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1993 Eunos/Mazda Cosmo Classic Drive
Uncosmopolitan: Meet the Rarest Mazda in America

By Scott Evans | Photos By Jessica Walker | From the February 2012 issue of Motor Trend |


As you well know, there are many ultra-rare cars traveling America's roadways and hiding in her garages. Some are factory-built custom jobs; some are lucky survivors. This one is different. It's the only production car of its type in the land, and the only fourth-generation Mazda Cosmo that's ever seen our shores.

It's more rare, in fact, than the first-generation Cosmo you may recall from Motor Trend Classic, Issue Two. That beautiful 1967 was one of three in America of which we're aware. Jay Leno owns another of the three, and the third car parks next to this 1993 car in Mazda's not-so-secret garage beneath the company's R&D facility in Southern California. If, as Todd Lassa wrote in Issue Two, the original Cosmo is "little known here, even among those hard-core car nuts," this last-generation car is a complete unknown.

Why, then, is it here? The assumption, of course, is that Mazda was exploring the idea of selling this Cosmo in the U.S. in the early 1990s. In fact, that's partially correct. At the time of the Cosmo's debut at the 1989 Tokyo motor show, Mazda was seriously considering launching its own Lexus/Infiniti/Acura-fighting luxury brand in the U.S. called Amati. The Cosmo was being considered as the new brand's flagship car, but when the Amati plan was scrapped, so was the Cosmo. The only survivor of that ill-advised venture would become the Mazda Millenia.

This Cosmo, though, was not imported in the early 1990s. It was actually imported only six years ago by Mazda USA engineering chief Kelvin Hiraishi to add to Mazda North America's heritage collection, and was shown at Mazda and rotary enthusiast shows. Prior to its arrival here, this Cosmo was one of Mazda's development cars and accumulated most of its fewer than 3800 miles on and around the Miyoshi test track, which explains why it rides on 1992 wheels rather than 1993's BBS wheels. Since making the rounds at American shows, it's been sitting quietly in a corner of the famous garage. A testament to its quality of engineering, the Cosmo started right up after more than half a decade of inactivity.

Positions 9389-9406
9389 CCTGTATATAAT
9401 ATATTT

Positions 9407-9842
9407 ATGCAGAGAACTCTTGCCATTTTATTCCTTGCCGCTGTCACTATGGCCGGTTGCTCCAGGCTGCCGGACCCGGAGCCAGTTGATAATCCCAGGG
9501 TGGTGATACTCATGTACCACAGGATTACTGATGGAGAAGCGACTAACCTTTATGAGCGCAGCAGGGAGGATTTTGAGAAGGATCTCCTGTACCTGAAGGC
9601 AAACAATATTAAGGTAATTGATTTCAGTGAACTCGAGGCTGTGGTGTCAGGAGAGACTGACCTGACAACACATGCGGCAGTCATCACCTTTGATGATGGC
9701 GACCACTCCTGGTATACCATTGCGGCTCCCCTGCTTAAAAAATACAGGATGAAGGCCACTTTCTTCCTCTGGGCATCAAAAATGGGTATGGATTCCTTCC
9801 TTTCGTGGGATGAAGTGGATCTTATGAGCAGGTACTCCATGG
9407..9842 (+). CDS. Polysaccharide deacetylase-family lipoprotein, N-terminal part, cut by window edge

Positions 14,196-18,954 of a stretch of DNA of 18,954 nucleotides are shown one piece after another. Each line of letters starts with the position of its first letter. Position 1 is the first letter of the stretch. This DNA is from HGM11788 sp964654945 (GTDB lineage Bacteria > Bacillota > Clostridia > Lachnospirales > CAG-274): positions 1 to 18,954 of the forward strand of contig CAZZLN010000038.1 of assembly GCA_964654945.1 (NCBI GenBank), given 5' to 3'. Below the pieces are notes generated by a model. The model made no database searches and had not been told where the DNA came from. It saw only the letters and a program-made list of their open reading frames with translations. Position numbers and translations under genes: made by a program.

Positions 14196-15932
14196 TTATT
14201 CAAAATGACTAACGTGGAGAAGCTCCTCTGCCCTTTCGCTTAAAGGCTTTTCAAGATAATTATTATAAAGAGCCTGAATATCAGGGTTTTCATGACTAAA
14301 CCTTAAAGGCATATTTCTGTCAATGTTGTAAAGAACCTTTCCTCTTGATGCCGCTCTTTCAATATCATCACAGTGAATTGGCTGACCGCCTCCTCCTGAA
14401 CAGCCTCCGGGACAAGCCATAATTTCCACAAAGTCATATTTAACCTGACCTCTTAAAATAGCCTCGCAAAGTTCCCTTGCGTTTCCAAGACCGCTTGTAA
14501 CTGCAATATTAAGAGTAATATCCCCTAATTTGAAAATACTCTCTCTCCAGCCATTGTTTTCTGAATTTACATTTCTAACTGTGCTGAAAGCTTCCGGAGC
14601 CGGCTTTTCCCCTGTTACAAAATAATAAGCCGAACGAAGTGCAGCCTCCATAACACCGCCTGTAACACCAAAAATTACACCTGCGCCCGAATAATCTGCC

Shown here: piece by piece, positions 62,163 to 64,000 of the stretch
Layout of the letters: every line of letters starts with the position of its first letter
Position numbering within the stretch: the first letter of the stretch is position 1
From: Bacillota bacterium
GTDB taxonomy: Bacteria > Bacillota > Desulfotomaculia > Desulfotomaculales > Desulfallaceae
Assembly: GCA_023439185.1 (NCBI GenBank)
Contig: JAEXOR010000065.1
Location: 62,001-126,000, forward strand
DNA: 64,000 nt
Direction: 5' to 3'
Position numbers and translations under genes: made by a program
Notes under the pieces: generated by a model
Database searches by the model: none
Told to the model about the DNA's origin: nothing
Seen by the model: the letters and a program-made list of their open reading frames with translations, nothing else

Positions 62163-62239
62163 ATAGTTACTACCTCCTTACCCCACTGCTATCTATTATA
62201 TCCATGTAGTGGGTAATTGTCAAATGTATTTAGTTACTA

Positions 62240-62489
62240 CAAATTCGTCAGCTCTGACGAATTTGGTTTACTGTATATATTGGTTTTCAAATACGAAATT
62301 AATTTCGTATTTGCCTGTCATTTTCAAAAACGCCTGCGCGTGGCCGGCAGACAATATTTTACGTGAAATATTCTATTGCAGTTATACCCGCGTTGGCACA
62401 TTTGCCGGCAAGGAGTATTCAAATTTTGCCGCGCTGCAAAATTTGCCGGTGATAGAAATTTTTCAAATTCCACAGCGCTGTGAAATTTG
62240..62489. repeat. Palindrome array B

But what is it, and why does it say Eunos on the back? Eunos was the Japanese market's version of Amati, and the Cosmo was its flagship. Despite outreach to automotive journalists in Australia and the U.K., both natural markets for a right-hand-drive car, the Cosmo would be sold only in Japan. While the car received rave reviews from the English-speaking press, which nearly unanimously declared it a direct challenger to the V-12 Jaguar XJS, Mazda feared the massive price tag would make the car unviable. With aspirations of taking on Jaguar, BMW, and Mercedes-Benz, the maker intentionally limited production to ensure build quality and exclusivity. The result was a starting price of roughly $27,200 in 1990 dollars, climbing to a lofty $43,650 for a top-spec car, making it the most expensive car Mazda has ever sold. Adjusted for inflation, that's nearly $74,000 today. For comparison, a 1991 Lexus SC 400, with its 250-hp, 4.0-liter V-8, started at $37,500, and that Jaguar the Brits and Aussies were going on about started at $46,700. Still, the Cosmo was less than the $77,700 BMW 850i, and a bargain compared to the $92,700 Mercedes- Benz 500SL.

Read more at the link above.
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